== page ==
Duluth, Part Two

Mostly, you probably need to go deeper. Deeper, deeper, deeper. You should know everything there is to know about your characters and your settings.
–Barbara Samuel

I had a post all planned out for yesterday, but a deluge of the white stuff wiped that all out, so instead, hopping in the wayback machine to continue my Duluth post:

Sometimes, a girl (or guy) has to read. For girls (and guys) who write, that goes double. Not that it’s less important for those who read for pleasure only, because it’s certainly up there on the list of crucial things for maintaining life, along with breathing, food, water, rest, shelter, all that stuff. It should be noted that a decent bookstore or coffee shop should have all of the above, which is why I recommend visiting both as often as possible, but I digress.

The importance of reading for the writer goes double because it serves a double purpose. For most readers, reading is a break from everyday life. I say break, not escape, because when I close the covers of a book or power down my reader, the bills are still due, health isssues are still there, somebody still doesn’t get along with somebody, etc. I have to go back to what others may call “real life” but it’s with the knowledge that I carry some of the story I have read with me, and I can go back to it, or the  next one, in the near future. It carries me through.  True enough for all readers, but for those who write, we need to gorge, because we’re going to spew it all back out.

Seen those bumper stickers that say “no farms, no food?” We saw a good deal of them in the town where we used to live, as we were close to farm country, and it’s true. In the same way, “no books, no writers” could apply. Before any of you say it’s not the same, or ask if it shouldn’t be the other way around – “no writers, no books” – let’s put that aside for the time being.

Remember, whether you are reader or writer, that first book that invited you in. I say invited rather than sucked, because, unless there was a gun to your head or a rabid gorilla smacking his fist standing behind you, you had the option of putting the book down…but you didn’t want to. Staying with that book was an act of will. The rest of the world was going to have to wait, because what was in that story was more important.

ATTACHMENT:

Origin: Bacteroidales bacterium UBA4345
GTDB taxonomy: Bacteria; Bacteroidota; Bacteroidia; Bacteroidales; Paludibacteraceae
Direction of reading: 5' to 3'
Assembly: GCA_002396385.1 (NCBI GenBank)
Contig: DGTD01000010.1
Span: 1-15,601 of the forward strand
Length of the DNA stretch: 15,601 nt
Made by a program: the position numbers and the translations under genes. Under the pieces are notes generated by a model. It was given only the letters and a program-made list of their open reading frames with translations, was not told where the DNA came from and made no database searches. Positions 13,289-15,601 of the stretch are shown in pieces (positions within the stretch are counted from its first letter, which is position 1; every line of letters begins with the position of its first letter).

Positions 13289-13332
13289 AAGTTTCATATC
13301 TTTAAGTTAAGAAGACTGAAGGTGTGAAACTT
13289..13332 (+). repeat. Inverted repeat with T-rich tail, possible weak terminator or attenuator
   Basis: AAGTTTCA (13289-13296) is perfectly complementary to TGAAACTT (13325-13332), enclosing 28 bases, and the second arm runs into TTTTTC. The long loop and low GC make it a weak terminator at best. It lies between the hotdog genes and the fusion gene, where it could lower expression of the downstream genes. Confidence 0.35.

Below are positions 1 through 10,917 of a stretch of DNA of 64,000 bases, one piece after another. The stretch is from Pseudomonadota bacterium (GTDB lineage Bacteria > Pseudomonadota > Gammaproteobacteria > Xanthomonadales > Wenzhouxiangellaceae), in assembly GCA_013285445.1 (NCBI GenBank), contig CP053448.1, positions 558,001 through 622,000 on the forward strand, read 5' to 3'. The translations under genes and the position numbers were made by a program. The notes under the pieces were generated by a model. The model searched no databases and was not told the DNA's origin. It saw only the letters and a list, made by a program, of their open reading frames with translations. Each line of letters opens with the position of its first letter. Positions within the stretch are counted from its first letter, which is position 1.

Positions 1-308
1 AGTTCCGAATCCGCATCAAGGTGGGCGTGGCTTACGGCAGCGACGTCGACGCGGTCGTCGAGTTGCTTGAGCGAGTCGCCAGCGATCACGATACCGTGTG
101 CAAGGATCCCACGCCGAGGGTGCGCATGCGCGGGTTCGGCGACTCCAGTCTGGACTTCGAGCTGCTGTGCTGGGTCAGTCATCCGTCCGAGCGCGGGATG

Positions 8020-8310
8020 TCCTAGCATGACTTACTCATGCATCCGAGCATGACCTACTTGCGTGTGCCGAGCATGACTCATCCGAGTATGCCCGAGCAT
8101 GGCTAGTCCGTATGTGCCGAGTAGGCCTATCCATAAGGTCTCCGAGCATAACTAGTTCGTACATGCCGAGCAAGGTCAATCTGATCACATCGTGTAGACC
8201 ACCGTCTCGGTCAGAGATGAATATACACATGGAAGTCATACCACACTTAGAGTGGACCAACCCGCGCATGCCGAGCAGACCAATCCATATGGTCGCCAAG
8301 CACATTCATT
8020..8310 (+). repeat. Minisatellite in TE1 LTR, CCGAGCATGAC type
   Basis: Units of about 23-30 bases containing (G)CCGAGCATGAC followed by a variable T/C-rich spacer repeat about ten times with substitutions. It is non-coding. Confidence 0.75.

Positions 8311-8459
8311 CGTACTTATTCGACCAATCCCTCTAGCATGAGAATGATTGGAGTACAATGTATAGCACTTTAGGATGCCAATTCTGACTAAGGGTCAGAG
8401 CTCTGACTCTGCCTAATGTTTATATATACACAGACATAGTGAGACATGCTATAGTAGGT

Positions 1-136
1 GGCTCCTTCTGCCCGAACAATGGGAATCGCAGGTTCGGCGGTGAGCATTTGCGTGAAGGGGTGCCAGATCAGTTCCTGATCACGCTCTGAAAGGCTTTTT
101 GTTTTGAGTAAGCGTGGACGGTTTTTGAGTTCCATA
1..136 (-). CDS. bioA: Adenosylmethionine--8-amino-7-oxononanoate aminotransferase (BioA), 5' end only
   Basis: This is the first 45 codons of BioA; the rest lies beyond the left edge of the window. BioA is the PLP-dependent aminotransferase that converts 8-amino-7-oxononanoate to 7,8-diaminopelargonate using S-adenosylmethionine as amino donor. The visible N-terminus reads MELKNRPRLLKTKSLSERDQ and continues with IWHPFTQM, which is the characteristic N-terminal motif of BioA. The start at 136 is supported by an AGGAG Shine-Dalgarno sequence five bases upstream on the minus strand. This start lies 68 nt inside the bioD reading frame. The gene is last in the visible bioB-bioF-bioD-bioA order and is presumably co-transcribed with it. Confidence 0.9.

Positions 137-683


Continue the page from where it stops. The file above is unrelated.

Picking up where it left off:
Writers have to be, consistently, at that place where we can generate stories we hope will have that effect on people. While there are times when writers do the “just one more chapter and then I’ll stop” thing when at the keyboards (and we all want to be at that phase most of the time, I’m pretty sure) there are other times when we need to take in before we can put out.

Life, for anyone, can be exhausting. Things are going to happen. Natural disasters, injuries, illnesses, a sudden diagnosis when a loved one goes to see a doctor for something and then it turns out to be something else, which affects the entire family in ways nobody ever expected. New friends come. Old ones go. Sometimes, they come back, but it’s different than it was before. Work is crazy. Work is gone. Annoying situations grow to a point where they become unbearable and then every fiber of one’s being, every hour of every day, is focused with pinpoint accuracy on that one detail because nothing else can happen until that particular monster is penned and dispatched to the great beyond.

Now, do all of the above, in one year, and then put out a book, damnit. Preferably more than one. Oh, and be happy about it. Yeah, right. If it worked that way, cupcake, I would hop on my sparkly pink, winged unicorn and gallop through the clouds to Mount Olympus where I could have tea with Scarlett O’Hara, Darth Vader and the entire cast of Lost. (by which I mean the characters, not the actors) It doesn’t. Think of a series of life disruptions all happening basically at once like a car versus pedestrian car crash.

There the writer is, minding his/her own darm business, walking along and having mental conversations with imaginary people, when WHAM! Hit from behind. Get up. What happened? WHAM! Hit from the front. Well, okay, maybe I can get out of…WHAM! Sideswiped. Wham! Wham! Whamwhamwhamwhamwham! Before you know it, it’s a ten car pileup, and then, for no apparent reason, a piano drops on top of the writer like it’s a Looney Tunes cartoon.

We’re going to have some bruises here. Some blood loss. Some broken bones. Unless medical science has made dramatic advances in the last five minutes, we do have the technology and we can rebuild him/her, but not in an instant. Nope, it’s going to need a transfusion and bandages and some surgery most likely, and after that, after alllllll of that, we start the physical therapy. Not anyone’s idea of fun (except for masochists, and for them, hey, let them have their moment) but neccessary if the writer is ever going to get out of that bed and back to the land of the living.

Think of it as climbing up and down those same three steps in the physical therapy room. They don’t look like they’re going anywhere at first sight. In fact, they can be easily picked up and stashed in a cabinet at the end of the day, and by the tiniest of nurses, too. But up and down them a zillion times a day for however many days, and know what happens? Our writer is finally cleared to go home, the medical staff confident that he/she can traverse the three steps onto the front porch, and more than that, the thirteen steps that connect downstairs to upstairs. Time for a return to business as usual.

To be continued…


Obligatory snow picture

Obligatory snow picture

3 thoughts on “Duluth, Part Two

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